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The Broken Promises of Marriage

The Broken Promises of Marriage Timothy M. Griffiths Wedlocked: The Perils of Marriage Equality Katherine Franke New York: New York University Press, 2015. xi + 275 pp. At the end of the American Civil War, reformers and members of the Freedman's Bureau argued that the "dignity" of the nation could be restored only through the right and national encouragement of newly freed African Americans to marry. One hundred and fifty years later, Justice Anthony Kennedy, writing the majority decision in the case of Obergefell v. Hodges, argued that denying the right of same-sex couples to marry was a denial of their "equal dignity" under the law. Marriage rights are accorded a great deal of importance as a benchmark of individual dignity in the United States; advocacy for them has been fundamental to mainstream US minority rights movements. Scholars like George Chauncey (2004) have observed that same-sex marriage emerged in part because the nature of marriage in US society had already been rapidly changing since the mid-nineteenth century, and mostly because of antiracist and feminist political thought. Work like Chauncey's, which is typically geared toward LGBTQ studies audiences, argues that same-sex marriage equality is part of a continuum of previous civil rights work on http://www.deepdyve.com/assets/images/DeepDyve-Logo-lg.png GLQ: A Journal of Lesbian and Gay Studies Duke University Press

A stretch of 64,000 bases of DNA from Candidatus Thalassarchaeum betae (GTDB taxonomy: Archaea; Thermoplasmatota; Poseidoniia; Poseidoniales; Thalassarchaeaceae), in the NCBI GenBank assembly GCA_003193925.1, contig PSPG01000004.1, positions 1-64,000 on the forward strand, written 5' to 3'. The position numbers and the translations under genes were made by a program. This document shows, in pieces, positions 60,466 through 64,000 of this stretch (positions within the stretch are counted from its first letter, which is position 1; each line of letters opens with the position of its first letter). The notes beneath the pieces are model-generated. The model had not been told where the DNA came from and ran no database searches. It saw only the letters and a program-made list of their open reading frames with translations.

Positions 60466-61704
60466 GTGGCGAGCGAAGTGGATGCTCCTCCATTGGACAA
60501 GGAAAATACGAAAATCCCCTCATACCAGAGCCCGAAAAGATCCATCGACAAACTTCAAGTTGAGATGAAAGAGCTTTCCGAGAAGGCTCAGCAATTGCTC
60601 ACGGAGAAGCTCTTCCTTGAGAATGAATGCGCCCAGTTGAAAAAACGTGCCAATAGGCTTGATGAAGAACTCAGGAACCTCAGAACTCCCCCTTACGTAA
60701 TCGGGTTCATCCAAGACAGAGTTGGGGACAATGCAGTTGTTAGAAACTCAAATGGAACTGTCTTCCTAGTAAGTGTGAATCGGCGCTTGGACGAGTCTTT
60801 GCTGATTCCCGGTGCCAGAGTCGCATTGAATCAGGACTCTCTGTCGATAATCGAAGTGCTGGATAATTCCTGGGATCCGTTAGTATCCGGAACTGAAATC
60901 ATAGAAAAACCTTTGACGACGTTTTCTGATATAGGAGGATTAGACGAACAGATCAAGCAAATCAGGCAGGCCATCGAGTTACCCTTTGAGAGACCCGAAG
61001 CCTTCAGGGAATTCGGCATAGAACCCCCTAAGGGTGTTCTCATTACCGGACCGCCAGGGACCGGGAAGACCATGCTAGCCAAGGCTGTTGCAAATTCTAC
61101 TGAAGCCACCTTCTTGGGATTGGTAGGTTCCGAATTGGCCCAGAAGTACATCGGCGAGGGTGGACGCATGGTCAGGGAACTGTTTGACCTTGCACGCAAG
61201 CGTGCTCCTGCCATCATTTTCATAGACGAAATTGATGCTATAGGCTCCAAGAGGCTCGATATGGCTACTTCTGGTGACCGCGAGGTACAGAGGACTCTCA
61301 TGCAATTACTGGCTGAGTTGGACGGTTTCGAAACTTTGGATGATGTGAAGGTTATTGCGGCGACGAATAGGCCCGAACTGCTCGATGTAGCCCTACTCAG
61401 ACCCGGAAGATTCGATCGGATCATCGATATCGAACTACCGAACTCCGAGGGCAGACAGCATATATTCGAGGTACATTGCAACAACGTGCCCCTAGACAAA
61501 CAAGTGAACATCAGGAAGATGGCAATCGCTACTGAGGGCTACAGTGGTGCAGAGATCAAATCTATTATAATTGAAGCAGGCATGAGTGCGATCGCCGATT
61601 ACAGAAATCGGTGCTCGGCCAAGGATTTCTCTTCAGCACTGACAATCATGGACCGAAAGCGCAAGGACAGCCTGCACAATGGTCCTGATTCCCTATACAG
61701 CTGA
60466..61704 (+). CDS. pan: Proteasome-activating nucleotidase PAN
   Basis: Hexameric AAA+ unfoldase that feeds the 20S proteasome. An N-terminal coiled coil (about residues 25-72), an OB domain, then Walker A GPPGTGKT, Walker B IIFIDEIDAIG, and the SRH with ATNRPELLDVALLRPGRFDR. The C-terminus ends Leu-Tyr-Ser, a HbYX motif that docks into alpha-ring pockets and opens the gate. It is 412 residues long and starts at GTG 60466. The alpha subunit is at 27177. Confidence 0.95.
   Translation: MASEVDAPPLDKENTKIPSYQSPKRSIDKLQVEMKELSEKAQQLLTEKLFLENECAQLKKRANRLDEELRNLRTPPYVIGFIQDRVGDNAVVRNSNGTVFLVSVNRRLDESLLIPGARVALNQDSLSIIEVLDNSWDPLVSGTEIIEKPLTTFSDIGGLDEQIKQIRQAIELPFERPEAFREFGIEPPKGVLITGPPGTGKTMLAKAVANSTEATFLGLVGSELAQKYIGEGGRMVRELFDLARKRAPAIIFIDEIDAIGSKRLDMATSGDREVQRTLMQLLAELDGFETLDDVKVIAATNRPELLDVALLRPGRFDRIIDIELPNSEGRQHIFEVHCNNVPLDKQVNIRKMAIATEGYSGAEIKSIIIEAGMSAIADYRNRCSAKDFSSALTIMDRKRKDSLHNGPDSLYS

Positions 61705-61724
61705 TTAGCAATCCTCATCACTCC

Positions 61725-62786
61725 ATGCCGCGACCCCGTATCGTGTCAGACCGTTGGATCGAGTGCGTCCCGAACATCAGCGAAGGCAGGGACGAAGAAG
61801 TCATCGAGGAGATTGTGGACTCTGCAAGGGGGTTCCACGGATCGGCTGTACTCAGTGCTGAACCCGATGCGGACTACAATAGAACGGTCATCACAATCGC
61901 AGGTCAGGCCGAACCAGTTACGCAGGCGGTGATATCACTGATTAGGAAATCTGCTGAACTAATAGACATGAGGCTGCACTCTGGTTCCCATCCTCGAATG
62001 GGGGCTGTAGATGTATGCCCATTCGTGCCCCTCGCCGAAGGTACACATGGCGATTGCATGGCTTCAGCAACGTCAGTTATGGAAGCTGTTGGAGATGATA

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Publisher
Duke University Press
Copyright
Copyright © Duke Univ Press
ISSN
1064-2684
eISSN
1527-9375
DOI
10.1215/10642684-3818522
Publisher site
See Article on Publisher Site

Abstract

Timothy M. Griffiths Wedlocked: The Perils of Marriage Equality Katherine Franke New York: New York University Press, 2015. xi + 275 pp. At the end of the American Civil War, reformers and members of the Freedman's Bureau argued that the "dignity" of the nation could be restored only through the right and national encouragement of newly freed African Americans to marry. One hundred and fifty years later, Justice Anthony Kennedy, writing the majority decision in the case of Obergefell v. Hodges, argued that denying the right of same-sex couples to marry was a denial of their "equal dignity" under the law. Marriage rights are accorded a great deal of importance as a benchmark of individual dignity in the United States; advocacy for them has been fundamental to mainstream US minority rights movements. Scholars like George Chauncey (2004) have observed that same-sex marriage emerged in part because the nature of marriage in US society had already been rapidly changing since the mid-nineteenth century, and mostly because of antiracist and feminist political thought. Work like Chauncey's, which is typically geared toward LGBTQ studies audiences, argues that same-sex marriage equality is part of a continuum of previous civil rights work on

Journal

GLQ: A Journal of Lesbian and Gay StudiesDuke University Press

Published: Jan 1, 2017

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